The NFL and marijuana, a cure for brain trauma?

Posted at 9:27 PM, May 06, 2016
and last updated 2016-05-09 00:39:25-04

Is the NFL all wrong with regard to its ban on marijuana? A growing number of former and active players, as well as leading researchers at Johns Hopkins, are testing whether a compound found in hemp is a possible miracle cure for concussions and brain injuries.           

The science of weed and hash oil extraction is being perfected inside a Boulder lab.

"We test the product every step of the way," said Vijay Bachus, director of operations for Charlotte’s Web Botanicals. "No one else has the rigorous testing protocols and batch records as we do."

This particular strain of hemp oil is called "Charlotte's Web,” named after the little girl who first started using it, 9-year-old Charlotte Figi.

For Figi, it was an almost instant cure for her severe epileptic seizures. Her seizures decreased from 200-300 a week to just one or two a week.

"She was on a 'do-not resuscitate' order,” said Bachus. “They were desperate for anything that would save their little girl. She was almost not able to walk. She was hobbling around. Now, she can run when she walks the dogs. And she’s pain free."

And now, it’s the NFL taking an interest.

"We're just learning what this compound can do," said former Denver Broncos quarterback Jake Plummer.

Plummer retired 10 years ago. He said he’s lived with headaches and lingering pain ever since.

"I'm going to credit most of the pain and injuries I sustained in my life to football," said Plummer.

He tried pain killers and other drugs, and then last summer, a revelation. He found Charlotte's Web.

"Last fall, I started being real consistent about taking my dosages every day," he said.

While Plummer stops short of calling it a miracle cure, he said most of his pain is gone.

“I've done nothing different,” said Plummer. “I haven't devoted my life to yoga or gone gluten free."

So Plummer and other players, like current Baltimore Ravens offensive tackle Eugene Monroe, have launched the Bright Lights Fade Campaign. Bright Lights Fade is an effort to raise awareness about the benefits of hemp oil, like Charlotte's Web.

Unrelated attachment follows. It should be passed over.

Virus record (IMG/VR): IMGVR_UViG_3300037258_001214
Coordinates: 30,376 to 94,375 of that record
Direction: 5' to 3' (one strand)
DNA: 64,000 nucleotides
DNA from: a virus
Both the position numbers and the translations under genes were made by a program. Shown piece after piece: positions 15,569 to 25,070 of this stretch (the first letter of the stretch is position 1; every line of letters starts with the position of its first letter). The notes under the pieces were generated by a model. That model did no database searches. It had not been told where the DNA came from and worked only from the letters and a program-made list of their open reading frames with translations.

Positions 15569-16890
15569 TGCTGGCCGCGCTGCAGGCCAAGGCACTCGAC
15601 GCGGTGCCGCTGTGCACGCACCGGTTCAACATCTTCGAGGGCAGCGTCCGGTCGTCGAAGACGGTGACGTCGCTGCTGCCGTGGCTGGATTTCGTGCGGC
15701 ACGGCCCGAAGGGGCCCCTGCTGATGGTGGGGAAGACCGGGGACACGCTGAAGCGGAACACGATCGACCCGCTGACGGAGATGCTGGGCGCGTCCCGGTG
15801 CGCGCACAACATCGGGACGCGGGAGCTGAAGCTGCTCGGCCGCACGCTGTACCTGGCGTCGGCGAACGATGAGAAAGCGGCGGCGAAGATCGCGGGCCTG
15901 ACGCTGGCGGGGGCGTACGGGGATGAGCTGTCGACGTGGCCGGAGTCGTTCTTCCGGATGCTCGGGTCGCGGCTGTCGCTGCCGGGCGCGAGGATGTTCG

"There is THC in it, but minimal amounts,” said Plummer. “You don't get high. When that light shuts off, how do those players live? A lot of people don't know. You know, I'm the quarterback. Everyone focuses on what we do. It's easy to see what I'm doing with my life. But, there's hundreds of other players that you never hear from again. And more than half of them will go through severe depression."

A recent study by Boston University shows 96 percent of former NFL players suffer from Chronic Traumatic Encephalopathy, or CTE, a neurodegenerative disease from repetitive brain trauma that leads to memory loss, dementia and depression.

Charlotte's Web has a 0.3 percent THC level. That chemical is the one responsible for giving you a high, and since its content is so low, the company considers it safe for use by anyone. 

"Everyone from an infant all the way to an elderly person who might have compromised immunity," said Bachus. “This is an extremely safe product.”

The process of extracting the hemp oil is much like extracting salt from water. You boil off the water, and what you're left with are the salt crystals. Only in this case, they're evaporating alcohol to come up with the purest form of hemp oil.

"The point of this is to make it into an easily consumable product for the consumer to take," said Bachus.

While it’s still illegal in most states, the growing list of believers is noteworthy.         

Iraqi War vet and PTSD sufferer, Jesse Turner, says it changed his life so dramatically -- he came to work here.

“If I'm given the opportunity to help that community, you know -- that's what I want to do,” said Turner. “It's a really big priority to me."

For Plummer, the oil is untangling a web of pain.

“I’m just taking what comes out of that bottle,” said Plummer. “I'm not rolling up a joint and smoking it, or taking a bong hit in a gas mask. Lives have been saved because of this."

Medical marijuana is currently legal in 23 states, while recreational use is legal in four -- Colorado, Washington, Oregon and Alaska.           

Although players in Colorado and Washington can legally purchase recreational marijuana, their status in the NFL would be in jeopardy. The NFL lists all marijuana, even hemp oil, as a banned substance.           

In addition to pro football players, millions of Americans currently suffer from CTE.

Now, many NFL players are wondering if the benefits are too great for the league to ignore.


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